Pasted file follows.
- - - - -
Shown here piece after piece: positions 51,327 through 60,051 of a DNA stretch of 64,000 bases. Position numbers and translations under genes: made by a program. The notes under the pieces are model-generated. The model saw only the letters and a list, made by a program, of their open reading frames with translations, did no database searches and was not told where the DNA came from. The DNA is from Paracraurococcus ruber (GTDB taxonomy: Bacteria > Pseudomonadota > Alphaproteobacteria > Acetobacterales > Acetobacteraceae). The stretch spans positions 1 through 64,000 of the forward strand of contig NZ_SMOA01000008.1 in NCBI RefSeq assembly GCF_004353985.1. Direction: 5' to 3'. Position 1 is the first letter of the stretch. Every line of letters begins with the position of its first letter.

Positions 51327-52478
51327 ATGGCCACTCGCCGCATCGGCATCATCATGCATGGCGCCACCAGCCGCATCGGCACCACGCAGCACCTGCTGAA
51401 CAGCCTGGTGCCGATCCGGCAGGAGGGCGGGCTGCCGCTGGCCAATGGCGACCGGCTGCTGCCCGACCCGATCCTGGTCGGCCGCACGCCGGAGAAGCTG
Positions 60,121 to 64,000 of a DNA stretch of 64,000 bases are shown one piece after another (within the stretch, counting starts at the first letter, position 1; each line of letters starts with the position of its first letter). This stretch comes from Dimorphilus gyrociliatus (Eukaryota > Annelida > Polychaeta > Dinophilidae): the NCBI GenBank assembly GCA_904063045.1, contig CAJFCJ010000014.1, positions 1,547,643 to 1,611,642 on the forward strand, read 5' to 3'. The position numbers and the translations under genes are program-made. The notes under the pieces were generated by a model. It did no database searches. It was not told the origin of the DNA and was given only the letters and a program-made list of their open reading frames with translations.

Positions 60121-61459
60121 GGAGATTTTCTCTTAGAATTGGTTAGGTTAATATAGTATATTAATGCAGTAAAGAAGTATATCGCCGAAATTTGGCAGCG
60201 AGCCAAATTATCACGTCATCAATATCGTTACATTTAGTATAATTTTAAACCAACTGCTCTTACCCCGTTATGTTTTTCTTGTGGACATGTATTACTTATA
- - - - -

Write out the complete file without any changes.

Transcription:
Shown here piece after piece: positions 51,327 through 60,051 of a DNA stretch of 64,000 bases. Position numbers and translations under genes: made by a program. The notes under the pieces are model-generated. The model saw only the letters and a list, made by a program, of their open reading frames with translations, did no database searches and was not told where the DNA came from. The DNA is from Paracraurococcus ruber (GTDB taxonomy: Bacteria > Pseudomonadota > Alphaproteobacteria > Acetobacterales > Acetobacteraceae). The stretch spans positions 1 through 64,000 of the forward strand of contig NZ_SMOA01000008.1 in NCBI RefSeq assembly GCF_004353985.1. Direction: 5' to 3'. Position 1 is the first letter of the stretch. Every line of letters begins with the position of its first letter.

Positions 51327-52478
51327 ATGGCCACTCGCCGCATCGGCATCATCATGCATGGCGCCACCAGCCGCATCGGCACCACGCAGCACCTGCTGAA
51401 CAGCCTGGTGCCGATCCGGCAGGAGGGCGGGCTGCCGCTGGCCAATGGCGACCGGCTGCTGCCCGACCCGATCCTGGTCGGCCGCACGCCGGAGAAGCTG
Positions 60,121 to 64,000 of a DNA stretch of 64,000 bases are shown one piece after another (within the stretch, counting starts at the first letter, position 1; each line of letters starts with the position of its first letter). This stretch comes from Dimorphilus gyrociliatus (Eukaryota > Annelida > Polychaeta > Dinophilidae): the NCBI GenBank assembly GCA_904063045.1, contig CAJFCJ010000014.1, positions 1,547,643 to 1,611,642 on the forward strand, read 5' to 3'. The position numbers and the translations under genes are program-made. The notes under the pieces were generated by a model. It did no database searches. It was not told the origin of the DNA and was given only the letters and a program-made list of their open reading frames with translations.

Positions 60121-61459
60121 GGAGATTTTCTCTTAGAATTGGTTAGGTTAATATAGTATATTAATGCAGTAAAGAAGTATATCGCCGAAATTTGGCAGCG
60201 AGCCAAATTATCACGTCATCAATATCGTTACATTTAGTATAATTTTAAACCAACTGCTCTTACCCCGTTATGTTTTTCTTGTGGACATGTATTACTTATA